Food as Medicine for Better Endings

Salad, Fruits, Berries, Healthy

I had a health scare recently when my new doctor warned me my cholesterol readings were sky high.  He wanted to put me on Lipitor.  After researching the side effects of statins and about how to lower ‘bad’ cholesterol naturally, I developed a four pronged strategy. Here is my new regime:

  1. Moduchol : This is plant sterols, proven to lower LDL by around 14% at least, within a month or two.
  2. Low carbs (<30/day) and low cholesterol (<200 g. per day) diet, kept track of with a daily log;
  3. Weight loss (from the low carb diet);
  4. Intermittent daily fasting with 8 hour eating window and 16 hr fast, daily;
  5. Plus exercise from at least daily dog walking for 30 minutes per day

After two weeks on this regime, I have lost 5-6 lbs. and feel great. I also went back to the doc to ask him to break down the cholesterol score and learned my HDL:LDL ratio is just barely within an acceptable range. My goal for avoiding statins is to lower LDL and raise HDL to a better range in three months through diet, supplements and exercise.

Tomatoes, Eggs, Toast, Dish, Plate, Food

So, a sample daily breakfast:

1 slice of Ezekiel seed multi grain and seeds bread, toasted = 15 carbs;  0 chol.

2 egg whites and 1/3 of one egg yolk in a veggie omelet (tomatoes, onions, green pepper, some spinach), over the toasted bread with earth balance olive oil spread = 3 carbs (veggies); 40 g. cholesterol

1 cup of brewed coffee (not from my usual French press that allows in coffee byproducts that raise cholesterol), with 2%milk = 3 carbs, maybe a 15 cholesterol lift but likely 0.

Silhouette, Women, Tree, Yoga

I find it empowering to use dietary changes and more mindful awareness of levels of carbs and cholesterol in foods to manage my health instead of becoming dependent on pharmaceuticals. I am sure sometimes the latter really are called for, especially if an imbalance is mainly genetic.  But I find it is fun to research what foods and natural supplements I CAN include in a low carb, low cholesterol diet; then I enjoy planning menus carefully, preparing meals carefully, and eating! good foods that bring positive results.

Meditation, Yoga, Meditate, Relaxation

Diet and exercise are two dimensions of our daily routines that we have—or can have—some conscious measure of control over.  It is easy to get off track though. I have been eating a low to later a moderate carb diet for over four years now and this has successfully lowered my A1C to a level that is in the Normal range after initially I was drifting into diabetic territory. But now I find that was out of balance as my low carb diet was not at all cholesterol friendly so I have edged into dangerous territory with LDL. So now I aim to integrate both requirements to better balance my diet.

Isn’t this the way life often goes…we aim to be thoughtful in our behavior and actions, but it is so easy to overlook crucial dimensions that could lead us away from our highest goals.  We make adjustments to achieve better endings in the form of greater balance in our life going forward.  Yet this is a process that calls for careful review and flexibility, every step of the way.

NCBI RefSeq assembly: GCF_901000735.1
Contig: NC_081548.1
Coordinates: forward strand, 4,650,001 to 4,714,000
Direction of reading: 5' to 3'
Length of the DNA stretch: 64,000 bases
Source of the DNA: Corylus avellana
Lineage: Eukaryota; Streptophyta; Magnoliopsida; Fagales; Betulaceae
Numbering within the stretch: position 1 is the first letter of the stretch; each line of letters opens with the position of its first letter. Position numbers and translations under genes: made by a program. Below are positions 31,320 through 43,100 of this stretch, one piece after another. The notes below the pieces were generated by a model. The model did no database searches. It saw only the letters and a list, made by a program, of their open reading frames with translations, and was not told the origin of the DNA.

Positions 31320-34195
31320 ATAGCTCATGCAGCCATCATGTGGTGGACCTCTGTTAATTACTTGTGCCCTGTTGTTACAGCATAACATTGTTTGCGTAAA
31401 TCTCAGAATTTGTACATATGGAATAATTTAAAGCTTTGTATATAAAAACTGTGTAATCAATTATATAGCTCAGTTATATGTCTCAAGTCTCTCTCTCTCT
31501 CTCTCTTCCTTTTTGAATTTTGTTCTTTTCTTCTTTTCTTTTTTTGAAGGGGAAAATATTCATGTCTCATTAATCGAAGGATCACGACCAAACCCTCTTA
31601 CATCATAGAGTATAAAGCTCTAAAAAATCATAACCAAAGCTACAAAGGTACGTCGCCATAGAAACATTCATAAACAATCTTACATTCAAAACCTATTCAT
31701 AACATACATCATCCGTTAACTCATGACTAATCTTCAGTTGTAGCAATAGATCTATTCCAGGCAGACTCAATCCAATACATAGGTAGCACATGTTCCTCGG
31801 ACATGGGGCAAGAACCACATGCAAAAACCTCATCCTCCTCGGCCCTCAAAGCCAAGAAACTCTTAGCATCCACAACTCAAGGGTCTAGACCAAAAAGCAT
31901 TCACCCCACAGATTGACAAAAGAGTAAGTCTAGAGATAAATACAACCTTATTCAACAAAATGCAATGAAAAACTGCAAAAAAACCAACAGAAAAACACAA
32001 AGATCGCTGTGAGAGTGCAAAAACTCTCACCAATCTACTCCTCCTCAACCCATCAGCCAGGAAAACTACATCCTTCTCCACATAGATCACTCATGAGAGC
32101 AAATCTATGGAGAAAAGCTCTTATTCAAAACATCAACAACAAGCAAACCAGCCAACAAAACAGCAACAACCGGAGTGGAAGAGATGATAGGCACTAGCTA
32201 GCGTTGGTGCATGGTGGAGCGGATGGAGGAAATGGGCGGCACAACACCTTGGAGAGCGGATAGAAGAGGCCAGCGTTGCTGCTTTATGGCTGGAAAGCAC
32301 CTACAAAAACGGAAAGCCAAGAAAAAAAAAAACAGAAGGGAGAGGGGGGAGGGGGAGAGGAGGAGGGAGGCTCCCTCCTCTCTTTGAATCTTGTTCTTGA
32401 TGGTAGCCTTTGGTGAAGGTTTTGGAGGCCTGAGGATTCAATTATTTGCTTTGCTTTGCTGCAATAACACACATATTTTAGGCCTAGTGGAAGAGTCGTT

How I Beat Diabetes II (You Can, Too!)

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After a blood test around 18 months ago, my doctor told me my A1C score: 164, which indicated I was in the diabetic range. I asked my good doctor, “What can I do?”

“Stop eating anything white,” she responded.

I followed her directions. I cut out all bread, potatoes, pasta, rice, flour, and most processed sugar. (I could still have low carb yogurt every few days at 8 carbs). I started eating lots of cheese, meats, more vegetables/ salads, and exercising at the YMCA 2-3 times per week.

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The weight fell off almost magically as soon as I established a low carb diet. I studied carb content at the grocery stores but I did not have to count calories. The rule of thumb I used is anything I eat should be under 5 carbs (now maybe 8-10 after I have achieved the weight loss I was after). I started at 163 lbs and now I weigh in at 118, after 18 months. I lost the first 30 lbs in 3 months on this new diet.

My last A1C reading was 153.  My new doctor has reported to me:

“You had diabetes, and now you do not have diabetes.”

I am not even in the pre-diabetic range! I am still, however, quite careful to maintain my low carb diet and exercise regime.  Sure, now I will have a 7 carb piece of chocolate every 2-3 days. But still I am not eating bread, pasta, rice, flour, most sugar, or potatoes. This is a lifestyle change for me, not a temporary diet.

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It is ironic that around two months ago my dog Sophie was diagnosed to be diabetic. I am hoping my own newfound awareness about the importance of changing to a healthier diet will help Sophie, too.  I now cook for her based on researching a diabetic dog’s dietary needs.  I believe we are doing pretty well so far in stabilizing Sophie’s glucose. Insulin, two meals 12 hrs apart with a small, low carb treat mid-day, and walks after every meal and treat.

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images are from pixabay.com